Next, bring your arms forward as if you’re hugging someone, wrapping your arms around an invisible person (keep hands about face height or a little lower), right hand stacked on top of left, and round your neck and shoulders forward as well. It’s a gentle stretch between your shoulder blades.

Repeat steps 1 and 2, switching with hand is on top during the ‘hug’ part. You could easily do this one at your desk, if you’re not shy about any co-workers possibly seeing you. (The next two are better to do at home).

Low back and legs

Stand with your feet about hip-width apart.  Bending at the hips, move into a forward fold, trying to press your stomach to your thighs. It’s okay to bend your knees – in fact, it’s easier to start that way to deepen the fold. It’s a good stretch for your low back. Do whatever feels comfortable with your arms; rest fingertips on the ground, gently grasp the back of your ankles, or clasp your elbows and rock gently from side to side. Hold for a minute or two, as long as it feels comfortable. If desired, you can gradually straighten your legs to extend the stretch into your hamstrings as well.

This link has a photo and some further description, while this one shares some more information on the benefits.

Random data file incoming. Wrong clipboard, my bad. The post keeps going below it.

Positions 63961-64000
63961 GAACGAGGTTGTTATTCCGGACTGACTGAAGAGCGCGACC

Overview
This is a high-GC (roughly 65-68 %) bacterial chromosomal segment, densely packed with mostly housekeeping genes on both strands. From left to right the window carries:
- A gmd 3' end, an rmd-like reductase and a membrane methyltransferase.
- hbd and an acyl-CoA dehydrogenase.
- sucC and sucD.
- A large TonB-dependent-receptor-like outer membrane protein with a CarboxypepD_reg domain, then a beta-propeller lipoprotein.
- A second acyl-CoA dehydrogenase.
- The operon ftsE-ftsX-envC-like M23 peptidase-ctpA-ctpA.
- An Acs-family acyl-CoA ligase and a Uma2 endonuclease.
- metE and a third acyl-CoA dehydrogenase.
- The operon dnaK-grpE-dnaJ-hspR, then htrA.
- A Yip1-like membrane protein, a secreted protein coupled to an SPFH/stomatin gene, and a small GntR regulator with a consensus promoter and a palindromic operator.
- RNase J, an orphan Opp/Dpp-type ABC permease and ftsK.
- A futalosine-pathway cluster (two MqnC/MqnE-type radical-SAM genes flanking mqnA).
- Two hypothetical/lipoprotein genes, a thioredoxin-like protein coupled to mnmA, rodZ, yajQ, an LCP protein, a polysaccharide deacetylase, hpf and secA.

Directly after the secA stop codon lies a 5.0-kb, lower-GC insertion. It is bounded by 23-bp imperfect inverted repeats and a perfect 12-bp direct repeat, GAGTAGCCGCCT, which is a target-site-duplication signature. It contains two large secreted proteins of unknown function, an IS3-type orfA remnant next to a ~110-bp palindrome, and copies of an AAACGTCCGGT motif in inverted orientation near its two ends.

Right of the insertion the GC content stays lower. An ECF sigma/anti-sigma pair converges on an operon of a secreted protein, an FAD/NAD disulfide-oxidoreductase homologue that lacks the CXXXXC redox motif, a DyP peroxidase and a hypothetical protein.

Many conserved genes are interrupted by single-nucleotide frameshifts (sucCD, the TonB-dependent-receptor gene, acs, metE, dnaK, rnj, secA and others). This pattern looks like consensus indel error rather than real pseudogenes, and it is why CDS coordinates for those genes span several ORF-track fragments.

Lie down on the floor (use a blanket or a towel if the floor is too hard and you don’t have a yoga mat) and scoot as close to the wall as possible. You’re going to be lifting your legs up, resting them against the wall. It’s easier to start sideways, so your legs are parallel to the wall, and then inch closer as you lift the legs into the air, letting them rest against the wall. Feet can be touching, side by side, or you can stretch them further apart if that feels better. Keep your feet flexed so your toes sort of point toward your shins. Rest here for a minute or two, however long feels good. This one is also very nice to do before bed. It’s very calming.

More description and benefits at this link.

Bonus – eyes

If, like me, you spend way too many hours per day staring at a computer screen, it’s good to stretch your eyes once in a while too. Gentleness is the key here though. Let your eyes rest, unfocused, for a minute before starting the stretch.

Sit straight and raise your gaze upward, sweeping to the right, down, and back up, so that you do a full circumference of looking all around without moving your head. Try to move your eyes smoothly. Do this a few times, then switch directions, so you go to the left first for the second set.

Next, stretch your arm out in front of you, thumb up. Stare at your thumb while you slowly bring your hand all the way to touch your nose, keeping your gaze focused. Do this about ten times. Switch hands partway through if your arm gets tired.

Lastly, make sure you rest your eyes for a minute, letting them gently drift closed or stay unfocused before going straight back to another screen.

Check out this link for more details as well.